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About a week ago, I had an assessment with a psychiatrist to be evaluated for some mental health issues that had been coming up in a pretty significant way for the last few months.
In reality, these issues have been haunting me for a long time.
I sat before him and poured out my life story, tears streaming down my face as I observed the parts I felt most compelled to share.
At the end of our session, he confirmed what I had already intuitively known: I was in the midst of PTSD. However, he also confirmed something else that, if I’m honest, I already intuitively knew as well: I had borderline personality disorder.
I sat, staring blankly at him as I recalled the moment so many years ago when I found out my dad was diagnosed with bipolar disorder and over the years, a part of me always wondered if I had that in me too.
As he shared the ins and outs of borderline and PTSD, an interesting thing happened; there was a lightness deep within my chest as I felt the shackles of perfection fall to the ground. I felt the little girl inside who was, and still is, highly sensitive—the one who learned to stuff down her trauma from years of emotional abuse and abandonment by a man who was supposed to protect her shout, “Finally! I am free!”
I realize my years of numbness followed by intense anger, impulsivity, mood swings, and irrational thoughts, and years’ worth of binging and purging and starving myself were not all for naught. Rather, a way of coping with something my child mind couldn’t make sense of.
I don’t think it was just a label that was so carelessly and casually given to me because as I listened to him speak about these two disorders—my life, my behaviors, my emotional responses—they all started to make sense and fall into place.
I didn’t walk out of that appointment feeling like a victim—I walked out of that appointment feeling a deep sense of empowerment because now I understood. Now I got to really start the process of healing and knowing myself, my past, and my behaviors with compassion instead of self-hatred, judgement, and resentment. There was a softness I felt toward myself I have never known before.
Now I get to develop the tools to thrive instead of constantly beating myself up for a way of being that, at times, feels uncontrollable.
For the past week, I’ve sat wondering how much I should share. If I even wanted to share this truth openly with you or keep this part of me to myself. I worry that you have already retracted a bit and pulled back hearing the words borderline personality disorder.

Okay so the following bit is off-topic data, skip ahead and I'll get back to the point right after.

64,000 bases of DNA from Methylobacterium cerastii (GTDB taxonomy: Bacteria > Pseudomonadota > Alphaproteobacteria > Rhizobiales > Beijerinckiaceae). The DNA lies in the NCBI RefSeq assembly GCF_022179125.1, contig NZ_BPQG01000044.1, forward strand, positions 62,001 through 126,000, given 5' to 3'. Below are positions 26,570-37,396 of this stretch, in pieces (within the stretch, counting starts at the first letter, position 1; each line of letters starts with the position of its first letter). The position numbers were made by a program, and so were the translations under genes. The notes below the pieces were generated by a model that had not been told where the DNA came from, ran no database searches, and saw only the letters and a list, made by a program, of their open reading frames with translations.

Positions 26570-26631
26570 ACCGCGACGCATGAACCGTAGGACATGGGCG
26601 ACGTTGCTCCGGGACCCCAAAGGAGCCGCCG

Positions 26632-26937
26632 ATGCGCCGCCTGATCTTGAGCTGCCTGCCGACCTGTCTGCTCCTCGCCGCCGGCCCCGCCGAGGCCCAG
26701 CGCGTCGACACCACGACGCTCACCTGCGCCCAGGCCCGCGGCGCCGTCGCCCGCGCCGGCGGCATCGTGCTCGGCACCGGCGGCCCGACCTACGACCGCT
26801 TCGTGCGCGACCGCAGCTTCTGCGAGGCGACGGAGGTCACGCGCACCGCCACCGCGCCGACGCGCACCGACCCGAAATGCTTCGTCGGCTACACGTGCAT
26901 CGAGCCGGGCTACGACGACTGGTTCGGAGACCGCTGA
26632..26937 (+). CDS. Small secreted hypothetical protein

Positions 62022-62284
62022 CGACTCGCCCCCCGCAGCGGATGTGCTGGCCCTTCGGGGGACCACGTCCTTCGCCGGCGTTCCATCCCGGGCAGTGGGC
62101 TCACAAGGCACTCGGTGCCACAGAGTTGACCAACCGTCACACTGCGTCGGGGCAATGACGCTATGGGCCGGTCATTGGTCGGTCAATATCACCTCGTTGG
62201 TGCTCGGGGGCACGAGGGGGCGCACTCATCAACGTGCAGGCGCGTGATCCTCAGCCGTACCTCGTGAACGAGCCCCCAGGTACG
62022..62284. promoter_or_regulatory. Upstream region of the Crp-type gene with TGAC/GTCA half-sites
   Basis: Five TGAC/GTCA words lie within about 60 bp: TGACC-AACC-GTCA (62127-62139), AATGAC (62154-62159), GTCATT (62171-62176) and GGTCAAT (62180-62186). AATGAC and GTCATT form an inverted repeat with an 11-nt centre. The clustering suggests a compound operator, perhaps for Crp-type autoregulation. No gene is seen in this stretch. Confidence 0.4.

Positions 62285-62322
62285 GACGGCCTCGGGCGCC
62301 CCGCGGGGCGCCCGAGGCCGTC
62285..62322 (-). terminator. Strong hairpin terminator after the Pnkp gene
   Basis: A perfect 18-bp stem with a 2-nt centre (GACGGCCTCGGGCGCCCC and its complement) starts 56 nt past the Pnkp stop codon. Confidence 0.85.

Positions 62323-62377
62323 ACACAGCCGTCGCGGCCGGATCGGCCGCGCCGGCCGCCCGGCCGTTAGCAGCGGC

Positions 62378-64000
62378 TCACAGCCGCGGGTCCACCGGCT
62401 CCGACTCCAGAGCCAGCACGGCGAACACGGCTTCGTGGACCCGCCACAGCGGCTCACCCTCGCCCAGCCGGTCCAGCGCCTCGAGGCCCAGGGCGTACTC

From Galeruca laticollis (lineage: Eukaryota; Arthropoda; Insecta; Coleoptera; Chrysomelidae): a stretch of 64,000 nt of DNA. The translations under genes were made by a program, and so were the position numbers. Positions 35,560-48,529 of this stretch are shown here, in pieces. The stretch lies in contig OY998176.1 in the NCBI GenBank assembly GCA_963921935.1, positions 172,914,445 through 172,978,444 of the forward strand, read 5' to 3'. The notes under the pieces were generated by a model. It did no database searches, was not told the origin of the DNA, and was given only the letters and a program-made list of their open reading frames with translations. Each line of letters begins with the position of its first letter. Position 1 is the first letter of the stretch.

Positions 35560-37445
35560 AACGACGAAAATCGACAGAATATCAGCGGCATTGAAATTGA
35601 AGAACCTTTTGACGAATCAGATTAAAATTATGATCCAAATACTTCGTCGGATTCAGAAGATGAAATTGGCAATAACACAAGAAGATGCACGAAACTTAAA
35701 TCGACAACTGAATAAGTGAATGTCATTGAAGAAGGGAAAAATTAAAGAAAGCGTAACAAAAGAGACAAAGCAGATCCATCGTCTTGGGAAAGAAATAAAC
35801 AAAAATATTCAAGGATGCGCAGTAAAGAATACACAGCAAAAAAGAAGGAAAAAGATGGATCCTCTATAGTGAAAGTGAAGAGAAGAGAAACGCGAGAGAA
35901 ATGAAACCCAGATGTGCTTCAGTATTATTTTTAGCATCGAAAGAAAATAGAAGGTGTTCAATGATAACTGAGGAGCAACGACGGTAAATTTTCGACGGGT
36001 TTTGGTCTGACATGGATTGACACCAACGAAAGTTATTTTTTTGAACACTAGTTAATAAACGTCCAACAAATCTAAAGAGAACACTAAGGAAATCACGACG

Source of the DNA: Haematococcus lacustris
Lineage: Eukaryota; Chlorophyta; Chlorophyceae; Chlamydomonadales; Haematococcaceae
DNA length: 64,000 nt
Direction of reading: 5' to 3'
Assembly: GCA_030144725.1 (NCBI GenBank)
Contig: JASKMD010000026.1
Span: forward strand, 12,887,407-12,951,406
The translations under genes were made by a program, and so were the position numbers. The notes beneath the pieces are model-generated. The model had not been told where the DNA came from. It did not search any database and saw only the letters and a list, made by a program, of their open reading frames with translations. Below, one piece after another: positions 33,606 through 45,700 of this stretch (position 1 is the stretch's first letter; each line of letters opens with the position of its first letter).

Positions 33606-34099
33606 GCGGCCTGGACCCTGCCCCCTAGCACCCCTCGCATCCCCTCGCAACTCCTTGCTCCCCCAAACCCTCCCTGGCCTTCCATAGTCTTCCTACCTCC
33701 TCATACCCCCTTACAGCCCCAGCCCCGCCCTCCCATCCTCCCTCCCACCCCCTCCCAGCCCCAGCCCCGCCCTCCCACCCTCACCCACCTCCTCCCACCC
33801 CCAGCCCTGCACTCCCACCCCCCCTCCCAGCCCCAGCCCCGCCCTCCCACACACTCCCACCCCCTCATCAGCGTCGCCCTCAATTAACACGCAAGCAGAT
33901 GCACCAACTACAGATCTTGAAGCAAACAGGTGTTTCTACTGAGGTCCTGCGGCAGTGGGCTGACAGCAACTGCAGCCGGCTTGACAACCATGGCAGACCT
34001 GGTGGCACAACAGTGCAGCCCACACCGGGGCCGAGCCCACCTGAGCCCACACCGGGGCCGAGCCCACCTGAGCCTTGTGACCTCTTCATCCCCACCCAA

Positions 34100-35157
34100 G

I worry now there is an unconscious judgment toward me.
I am afraid that someone will come to my website looking to buy my art and read this post and decide otherwise.
I’m nervous that you may think I’m seeking attention or pity or being dramatic.
I’m scared of the rejection I may face because I’m choosing to let go of the mask of perfection and embracing my mess.
Then I think about all the people out there living in their own little hell and how every time I share bits and pieces of my pain, my shattered parts, my story, it finds its way to the person who needs it, who is quietly struggling to find meaning in their own mess too.
I realized that hiding and concealing these parts of myself isn’t who I really am and that part of my purpose—my authenticity—is sharing. Not just the highlight reel but the real and this is a truth of mine that needs to be shared.
The truth of being a complicated human being.
The truth of suffering years of back-to-back trauma from a disease I feel like I have little control over—with myself and my mom and brother.
The truth of being abused as a child in a way that I justified as normal because I didn’t suffer it physically.
The truth of the intense amount of shame I’ve carried for the things I have and have not done in my life.
And although there are parts of this journey I am not ready to share openly because I’m afraid of the repercussions of exposing the person involved, I think I can share in an authentic way nonetheless.
This isn’t only for my own healing, but also for anyone else who is struggling with the embarrassment, shock, confusion, and even relief that comes with finally having answers to some painful questions.
So now what? What does someone do when they fit a piece of their life puzzle together that may not be ideal, but necessary for finding meaning in their life?
You move forward.
You take this new information and instead of compartmentalizing it, you lean into it, absorb it, integrate it, and learn to listen to this side of you more.
You go to those painful places, no matter how much it hurts, knowing that you will be okay knowing the truth.
You seek professional help. I cannot emphasize this enough. Do not try to do this alone, which is exactly what I did for years.
You seek a community—not to wallow in, but to uplift, understand, and relate to.
And for me personally, I’m going to continue to slow my life down, eliminate anything that adds more stress, get more intentional, continue making small changes that are long overdue, and peel back another layer.
I know clearly that I have nothing to be ashamed of and I don’t believe this means I am a broken or unlovable woman. I will not hide from this. It’s a delicate dance that requires me to ask for help, get honest with myself regularly, and let go of the shame I’ve attached to so many things in my life.
I will not fall victim to it but use it as a catalyst to know myself in a way I still don’t, to love myself deeper, heal, and hopefully impact people in a genuine and helpful way.
In order to do that, I need to own and forgive my past and slow down enough to allow myself the grace of healing.
Grace is something I have only recently just met.
And we are getting to know each other slowly.